Unfortunately, there was also a bit of backlash from the series, with Singaporeans divided into two camps: One who felt that putu piring was not representative of Singapore; and another who felt that it was nice to have a less common aspect of the country's culinary heritage showcased.
“We had a few comments from Singaporeans, [asking if] it meant that putu piring represents Singapore. Frankly speaking, my family and I had no idea that we were chosen to be one of the main ones… Netflix interviewed 10 business owners in Singapore. I just assumed that we were chosen because we have a unique kind of food. I believe Netflix wanted to know more about our story and the history of putu piring.”
When asked how she feels about running one of the oldest family-run F&B businesses in Singapore, Nooraisha replied: “I feel honoured.” Today, Haig Road Putu Piring sells about 10,000 putu piring daily, across its four outlets (Haig Road Food Centre, Geylang Road, Simpang Bedok and Northpoint City, Yishun; the fifth, in Ang Mo Kio, closed during the pandemic). That number, however, isn’t enough for her.
“One of my goals is to have as many shops as possible. But you know, I’m still building the structure to strengthen the pillars in my company. I still need to have a few more team players before I can really maximise our expansion.” In the future, she plans to franchise the business.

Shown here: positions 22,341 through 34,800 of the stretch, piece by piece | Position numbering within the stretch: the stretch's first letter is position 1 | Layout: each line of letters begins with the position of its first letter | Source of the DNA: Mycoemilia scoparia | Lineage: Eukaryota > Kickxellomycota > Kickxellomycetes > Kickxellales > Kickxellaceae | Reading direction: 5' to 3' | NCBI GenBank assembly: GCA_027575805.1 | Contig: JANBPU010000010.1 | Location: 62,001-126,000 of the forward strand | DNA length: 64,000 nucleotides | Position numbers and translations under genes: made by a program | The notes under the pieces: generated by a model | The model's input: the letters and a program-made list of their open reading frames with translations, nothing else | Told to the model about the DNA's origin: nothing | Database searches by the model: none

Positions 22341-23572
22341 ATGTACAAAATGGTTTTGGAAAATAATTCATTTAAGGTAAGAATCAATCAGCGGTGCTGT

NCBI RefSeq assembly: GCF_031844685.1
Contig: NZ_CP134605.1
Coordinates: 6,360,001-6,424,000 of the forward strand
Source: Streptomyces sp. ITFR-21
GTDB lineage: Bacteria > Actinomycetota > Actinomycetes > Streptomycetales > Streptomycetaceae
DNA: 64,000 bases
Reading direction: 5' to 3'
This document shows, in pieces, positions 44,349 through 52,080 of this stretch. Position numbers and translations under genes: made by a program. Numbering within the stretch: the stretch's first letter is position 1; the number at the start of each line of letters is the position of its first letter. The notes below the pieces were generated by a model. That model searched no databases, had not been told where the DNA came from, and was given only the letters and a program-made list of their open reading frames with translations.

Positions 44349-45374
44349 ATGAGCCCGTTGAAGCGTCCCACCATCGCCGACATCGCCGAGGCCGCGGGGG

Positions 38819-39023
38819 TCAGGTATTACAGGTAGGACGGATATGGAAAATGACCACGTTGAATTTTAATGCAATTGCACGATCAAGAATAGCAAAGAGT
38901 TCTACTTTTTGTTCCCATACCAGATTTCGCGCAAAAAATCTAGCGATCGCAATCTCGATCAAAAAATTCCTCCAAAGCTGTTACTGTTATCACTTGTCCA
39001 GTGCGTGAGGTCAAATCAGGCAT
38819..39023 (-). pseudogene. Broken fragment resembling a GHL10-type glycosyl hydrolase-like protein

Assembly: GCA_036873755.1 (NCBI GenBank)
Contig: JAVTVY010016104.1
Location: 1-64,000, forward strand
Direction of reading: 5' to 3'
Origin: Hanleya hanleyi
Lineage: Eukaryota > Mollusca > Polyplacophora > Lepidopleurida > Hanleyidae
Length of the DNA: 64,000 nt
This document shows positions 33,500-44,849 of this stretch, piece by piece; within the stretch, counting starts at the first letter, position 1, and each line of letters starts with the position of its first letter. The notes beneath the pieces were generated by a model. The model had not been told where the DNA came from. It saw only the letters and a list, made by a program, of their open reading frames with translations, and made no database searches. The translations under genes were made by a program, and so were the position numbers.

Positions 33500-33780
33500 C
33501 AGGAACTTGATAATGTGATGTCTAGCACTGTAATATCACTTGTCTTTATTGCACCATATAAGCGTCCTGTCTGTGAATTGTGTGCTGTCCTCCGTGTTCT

This proposal did not go down well with mum. “She’s against it. Even [in the last few years], when I wanted to open more branches, my mother was against it, because she said it’s not easy to handle. But of course, with the help of my husband and all my staff who are very faithful to us, I made it happen. Therefore I need more team players to be in the company to make the franchising happen.”
Despite their differences, Nooraisha is grateful for the lessons that her mum (and dad) taught her. Top of the list? “Not to be stingy. The more you give, the more you get.” As well, “Always be nice to customers.” Mum and dad also instilled the value of hard work in their children (Nooraisha has an elder sister, who is not involved in the business).
“I did not have the usual childhood where, you know, [you would go home after school], watch TV, spend time with your parents. My childhood was [spent helping my mother]. [Back then] our flour was made from home. So even though I was watching TV, my hands would be moving, helping her mix the flour. If I had homework, I would finish my homework and help my mum do what I could.
“I also didn’t used to get things easily from them. So if I needed something, they would tell me to work for it. I mean, it’s a nice experience because not all kids get to work and have money and then spend it on what they want. So that’s a good lesson that… I’m now adapting to my sons. If they want something, they must help me out in the kitchen!”
Nooraisha has three sons: Fahmi, seven; Farish, five; and Rayyan, four. She hopes that they will one day take over the ropes – “If not all three, then maybe one”. In the meantime, she’s trying to set up a strong framework to make the business run as smoothly as possible in the future.
“The first one loves to go into the kitchen… he loves to eat and will try and taste everything. He’s also the more hands-on one. The second one, from what I can see, is more into paperwork, that kind of thing. He loves to talk. I think he could represent the company.”